In Latin, halitosis means “breathed air” … “pathologically altered breathed air.” It sounds intimidating, so we’re going to break it down to causes and cures. Breathe in, breathe out, you got this.
The Stats of Stink
According to the National Institutes of Health, half of us have bad breath; not blame-the-garlic bad breath, but a regular battle with keeping our breath fresh. The good news is that when you know the cause, you can typically manage it.
When flossing one’s teeth lose out to crashing out, when replacing a thorough brushing with using some mouthwash becomes habit, things pile up. “Things” being bacteria, mainly. It’s hard to estimate how much of one’s person bad odor is simply coming from unbrushed teeth and unflossed gums, but we know it’s a lot.
Think of your gums as swimming pools and the food you eat as the leaves that fall into the pool. If you don’t run the underwater vacuum regularly, the leaves not only pile up, they break down and become part of the water, too. After one of your two daily brushings, floss your teeth and rinse really well with water or even mouthwash, preferably a non-alcoholic one. Your halitosis issues will be readily solved.
Foods And Lack Thereof
The foods we eat don’t just react to bacteria in our mouth, they react to bacteria, enzymes, acids and other things in our stomach. Nature didn’t make those things to smell nice, it made them to accomplish a task–break foods down. Naturally, this means some foods are going to break down differently and smell differently than others. Onions, garlic, sugar … these are some classic examples of foods that will make the air you breathe out more pathological than normal. Be cognizant of the foods that make your insides more and less stinky, keep good hygiene, and drink plenty of water, and your halitosis should be kept mostly at bay.
If you think eating less or starving yourself before some event is the answer, think again. All that does is allow your stomach acids to brew without anything to do. You’ll probably breathe out air that’s even more noxious.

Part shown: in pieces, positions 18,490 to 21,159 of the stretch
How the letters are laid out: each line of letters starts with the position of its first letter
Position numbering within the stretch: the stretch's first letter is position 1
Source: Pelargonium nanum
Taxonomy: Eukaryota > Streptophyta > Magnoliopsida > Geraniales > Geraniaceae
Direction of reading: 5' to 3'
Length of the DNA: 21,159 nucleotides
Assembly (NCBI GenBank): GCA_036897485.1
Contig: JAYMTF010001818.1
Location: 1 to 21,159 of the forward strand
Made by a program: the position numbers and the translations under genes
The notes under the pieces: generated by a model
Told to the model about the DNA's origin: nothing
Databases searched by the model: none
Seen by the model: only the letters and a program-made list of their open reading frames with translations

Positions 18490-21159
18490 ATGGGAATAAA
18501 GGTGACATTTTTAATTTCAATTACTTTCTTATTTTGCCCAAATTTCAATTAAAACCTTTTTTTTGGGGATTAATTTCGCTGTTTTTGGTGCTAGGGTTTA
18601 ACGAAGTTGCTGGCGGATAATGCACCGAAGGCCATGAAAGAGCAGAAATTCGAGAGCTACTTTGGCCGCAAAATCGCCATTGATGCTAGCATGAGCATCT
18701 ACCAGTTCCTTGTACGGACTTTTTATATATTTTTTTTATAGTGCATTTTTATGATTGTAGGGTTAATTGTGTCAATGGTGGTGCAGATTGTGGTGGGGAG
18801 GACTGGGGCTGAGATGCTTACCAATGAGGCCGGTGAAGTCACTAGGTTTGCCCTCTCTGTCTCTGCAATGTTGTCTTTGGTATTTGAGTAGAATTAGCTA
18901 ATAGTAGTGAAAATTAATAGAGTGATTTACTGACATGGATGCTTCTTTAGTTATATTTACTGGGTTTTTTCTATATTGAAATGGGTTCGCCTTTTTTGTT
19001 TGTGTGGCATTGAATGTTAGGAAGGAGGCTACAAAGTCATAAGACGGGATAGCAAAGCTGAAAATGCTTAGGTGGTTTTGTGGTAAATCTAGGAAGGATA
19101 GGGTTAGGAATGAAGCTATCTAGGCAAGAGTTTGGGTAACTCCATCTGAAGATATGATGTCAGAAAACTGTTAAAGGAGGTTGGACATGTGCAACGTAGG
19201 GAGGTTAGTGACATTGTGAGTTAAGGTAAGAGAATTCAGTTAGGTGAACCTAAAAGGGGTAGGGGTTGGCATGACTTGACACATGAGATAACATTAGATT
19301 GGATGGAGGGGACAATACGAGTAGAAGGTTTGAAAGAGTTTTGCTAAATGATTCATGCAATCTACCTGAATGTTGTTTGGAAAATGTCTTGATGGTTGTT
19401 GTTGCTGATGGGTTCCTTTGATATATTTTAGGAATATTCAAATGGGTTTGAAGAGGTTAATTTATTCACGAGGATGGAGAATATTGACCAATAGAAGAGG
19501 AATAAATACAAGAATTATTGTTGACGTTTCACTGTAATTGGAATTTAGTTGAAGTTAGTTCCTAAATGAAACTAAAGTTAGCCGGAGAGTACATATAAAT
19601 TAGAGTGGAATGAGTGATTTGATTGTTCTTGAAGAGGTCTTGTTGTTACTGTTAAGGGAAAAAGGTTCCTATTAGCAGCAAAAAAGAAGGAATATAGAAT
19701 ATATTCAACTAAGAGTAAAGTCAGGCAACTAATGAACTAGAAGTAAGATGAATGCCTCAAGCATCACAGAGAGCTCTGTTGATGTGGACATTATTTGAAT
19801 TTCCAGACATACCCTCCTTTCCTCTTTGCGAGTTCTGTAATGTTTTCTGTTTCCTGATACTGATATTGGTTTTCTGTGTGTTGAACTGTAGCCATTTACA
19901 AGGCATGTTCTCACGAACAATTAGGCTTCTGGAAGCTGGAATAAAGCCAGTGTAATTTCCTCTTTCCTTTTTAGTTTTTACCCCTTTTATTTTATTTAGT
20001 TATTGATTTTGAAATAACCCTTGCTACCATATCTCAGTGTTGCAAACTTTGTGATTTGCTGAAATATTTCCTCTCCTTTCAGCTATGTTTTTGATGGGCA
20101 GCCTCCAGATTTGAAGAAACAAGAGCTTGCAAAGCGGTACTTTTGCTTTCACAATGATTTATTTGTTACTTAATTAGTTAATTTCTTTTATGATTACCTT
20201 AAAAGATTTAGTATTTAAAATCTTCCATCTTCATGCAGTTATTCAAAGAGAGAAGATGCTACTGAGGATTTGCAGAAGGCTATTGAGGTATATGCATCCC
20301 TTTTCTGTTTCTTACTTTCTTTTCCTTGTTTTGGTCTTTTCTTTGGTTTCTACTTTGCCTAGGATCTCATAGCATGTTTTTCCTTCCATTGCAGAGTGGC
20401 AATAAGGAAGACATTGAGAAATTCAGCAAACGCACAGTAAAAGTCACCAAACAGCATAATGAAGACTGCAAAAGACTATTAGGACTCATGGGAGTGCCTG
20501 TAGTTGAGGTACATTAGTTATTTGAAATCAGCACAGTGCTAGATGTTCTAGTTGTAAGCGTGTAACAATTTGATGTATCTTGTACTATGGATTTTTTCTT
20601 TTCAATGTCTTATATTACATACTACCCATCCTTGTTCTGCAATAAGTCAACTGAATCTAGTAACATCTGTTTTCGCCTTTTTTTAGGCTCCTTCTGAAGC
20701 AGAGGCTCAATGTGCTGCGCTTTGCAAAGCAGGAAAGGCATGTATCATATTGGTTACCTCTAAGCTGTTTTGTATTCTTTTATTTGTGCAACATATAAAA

Conditions And Diseases
Certain diseases and conditions like diabetes or lung infections can create environments inside your body that trigger harsh odors coming out of your body in the form of halitosis. When hygiene and food intake do not seem to be contributing factors to bad breath, it’s time for a consult with a physician. Something more serious could be developing.
Bad breath doesn’t just come from your mouth. Sometimes it’s coming from the amazing network of tissue and bones and cavities (passageways not the holes in your teeth) that make up your sinuses. Our sinuses have mucous at the ready to fight off viruses and other invaders that make us sick. None of it smells great, so at some point your immune system may contribute to your bad breath.
Meanwhile, there’s also your tonsils at play. Tonsils are a sort of filter for your lymphatic system. They have little pockets and bacteria can get stuck there, for a long time. They are called tonsil stones and they can be hard to remove with normal rinsing. They also smell like something crawled into the back of your throat and died.
The dental community suggests removing them by gently brushing them out with a cotton swab, like a Q-tip. Be careful not to press too hard. Another tonsil cleansing method is water irrigator used at a low constant pressure.
Bad Breath Buddies
It’s hard to know sometimes–until it’s too late–if you have bad breath. So, having someone reliable you can check with is a valuable weapon in the halitosis fight. Whether you have a pal like that, don’t despair. Your dentist can be your bad breath buddy, too. Come in for regular cleanings and exams and have a conversation about your halitosis status. Your conversations and kisses will shine like your teeth.